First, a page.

$ cd /mnt/shared/video_linux/video_linux.sdk/device_tree_bsp_0
$ cpp -nostdinc -I include -I arch  -undef -x assembler-with-cpp  system-top.dts system-top.dts.preprocessed
$ dtc -I dts -O dtb -i . -o devicetree.dtb system-top.dts.preprocessed

The above command generates the devicetree.dtb file, which will be used later with the Linux kernel.

Step 3 – Compile U-boot

$ cd /opt/Xilinx/xil-sources/u-boot-xlnx
$ make ARCH=arm CROSS_COMPILE=arm-linux-gnueabihf- zynq_zc702_defconfig
or 
$ export ARCH=arm
$ export CROSS_COMPILE=arm-linux-gnueabihf-
$ make

You can customize u-boot as needed with “make menuconfig,” once you are done, a file named u-boot will be created in the directory, which is an ELF file. We’ll use this to create our BOOT.BIN file (along with FSBL – first stage bootloader).

Step 4 – Compile FSBL – first stage bootloader

We’ll use SDK to create this from Xilinx’s template code. Petalinux also generates this for you automatically.

Using the SDK, create a new Application project, and use “Zynq FSBL template“.

Vivado SDK new project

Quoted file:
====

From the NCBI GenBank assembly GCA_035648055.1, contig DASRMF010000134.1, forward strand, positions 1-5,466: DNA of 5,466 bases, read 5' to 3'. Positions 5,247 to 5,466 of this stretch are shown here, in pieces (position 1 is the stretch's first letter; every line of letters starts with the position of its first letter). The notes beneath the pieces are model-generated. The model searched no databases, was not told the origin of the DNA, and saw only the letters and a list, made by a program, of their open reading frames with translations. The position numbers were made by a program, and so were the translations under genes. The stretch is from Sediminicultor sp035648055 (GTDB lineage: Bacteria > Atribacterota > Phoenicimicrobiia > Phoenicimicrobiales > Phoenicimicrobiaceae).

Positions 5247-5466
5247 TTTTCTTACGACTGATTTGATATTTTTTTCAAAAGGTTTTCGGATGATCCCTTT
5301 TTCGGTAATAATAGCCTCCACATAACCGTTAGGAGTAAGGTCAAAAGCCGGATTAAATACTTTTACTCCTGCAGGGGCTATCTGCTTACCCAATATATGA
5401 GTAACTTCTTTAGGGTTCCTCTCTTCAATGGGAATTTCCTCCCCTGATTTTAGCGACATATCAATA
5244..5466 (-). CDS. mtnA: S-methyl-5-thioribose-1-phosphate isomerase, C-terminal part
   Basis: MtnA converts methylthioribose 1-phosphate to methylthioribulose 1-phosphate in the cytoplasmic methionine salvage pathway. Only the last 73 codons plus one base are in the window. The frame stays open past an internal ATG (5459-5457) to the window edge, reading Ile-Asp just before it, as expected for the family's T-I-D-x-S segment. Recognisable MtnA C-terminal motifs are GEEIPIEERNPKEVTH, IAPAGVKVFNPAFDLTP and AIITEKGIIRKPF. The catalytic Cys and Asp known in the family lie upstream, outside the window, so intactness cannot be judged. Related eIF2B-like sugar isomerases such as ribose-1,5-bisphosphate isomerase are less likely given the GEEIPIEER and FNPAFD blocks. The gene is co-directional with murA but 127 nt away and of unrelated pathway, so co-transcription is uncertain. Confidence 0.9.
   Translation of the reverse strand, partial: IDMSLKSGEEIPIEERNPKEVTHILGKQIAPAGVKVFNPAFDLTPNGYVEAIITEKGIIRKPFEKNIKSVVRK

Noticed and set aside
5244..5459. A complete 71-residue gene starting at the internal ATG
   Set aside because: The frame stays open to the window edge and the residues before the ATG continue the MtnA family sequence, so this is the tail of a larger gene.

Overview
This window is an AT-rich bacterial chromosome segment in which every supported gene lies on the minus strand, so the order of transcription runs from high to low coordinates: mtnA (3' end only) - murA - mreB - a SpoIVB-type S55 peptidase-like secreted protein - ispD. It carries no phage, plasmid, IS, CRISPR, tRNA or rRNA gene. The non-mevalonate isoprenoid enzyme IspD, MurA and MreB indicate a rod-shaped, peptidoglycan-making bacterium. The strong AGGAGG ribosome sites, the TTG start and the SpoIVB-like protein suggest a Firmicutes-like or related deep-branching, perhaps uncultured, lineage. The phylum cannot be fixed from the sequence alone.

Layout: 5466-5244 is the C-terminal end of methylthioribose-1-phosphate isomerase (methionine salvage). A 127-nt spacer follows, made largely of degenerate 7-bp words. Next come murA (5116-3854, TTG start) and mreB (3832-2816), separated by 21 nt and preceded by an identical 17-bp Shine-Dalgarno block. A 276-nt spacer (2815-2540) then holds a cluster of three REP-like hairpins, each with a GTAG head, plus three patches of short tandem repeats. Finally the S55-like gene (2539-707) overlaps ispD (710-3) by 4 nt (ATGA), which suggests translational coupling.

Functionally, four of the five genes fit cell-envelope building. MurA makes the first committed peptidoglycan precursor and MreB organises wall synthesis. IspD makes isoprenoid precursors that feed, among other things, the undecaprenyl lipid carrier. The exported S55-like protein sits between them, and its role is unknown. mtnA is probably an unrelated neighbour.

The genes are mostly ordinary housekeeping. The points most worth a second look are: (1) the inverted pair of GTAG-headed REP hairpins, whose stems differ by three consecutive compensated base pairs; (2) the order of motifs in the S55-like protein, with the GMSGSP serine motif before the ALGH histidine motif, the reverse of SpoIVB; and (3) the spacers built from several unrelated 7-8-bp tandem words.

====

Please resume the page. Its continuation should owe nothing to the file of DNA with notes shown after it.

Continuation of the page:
vivado SDK project templates

For the above screenshot, I had to go back and in my (already generated) “Standalone” BSP for the project, and enable the “xilffs“, i.e. the FAT file system driver, which is required by the FSBL template. Compiling this project will give you a “.elf” file, “fslbl.elf” for me. This also will be used in the next step to create the “BOOT.BIN” file.

Step 5 – Generate BOOT.BIN

From SDK window’s menu, Xilinx -> Create Boot Image. This will open a window like following image, and we will add our two “.elf” files to it. First the FSBL file, which we’ll mark as the bootloader, and then the u-boot file. FOr clarity, I renamed the “u-boot” file to “u-boot.elf“.

Create boot image window

The tool creates a boot.bif file, which is description of partitions in the BOOT.BIN file; and then it generated the BOOT.BIN. If you see the output in the console, you will see:

bootgen -image boot.bif -arch zynq -o \
/home/tavish/vivado/video_linux/video_linux.sdk/BOOT.bin -w on 

And here the contents of boot.bif, which we can use to bypass the SDK tool the next time:

//arch = zynq; split = false; format = BIN
the_ROM_image:
{
	[bootloader]/home/tavish/vivado/video_linux/video_linux.sdk/fsbl/Debug/fsbl.elf
	/opt/Xilinx/xil-sources/u-boot-xlnx/u-boot.elf
}

If you run the bootgen command from above, it generates the BOOT.BIN file, and we’ll use this from now on instead of the SDK window.

NOTE: in the above example we did not include the bitstream. We can include that also, and if you read the source of the FSBL project, you will see that if the bitstream is present in any partition in the BOOT.BIN file, then it takes care of loading the bitstream into the FPGA.

Tweaking the FSBL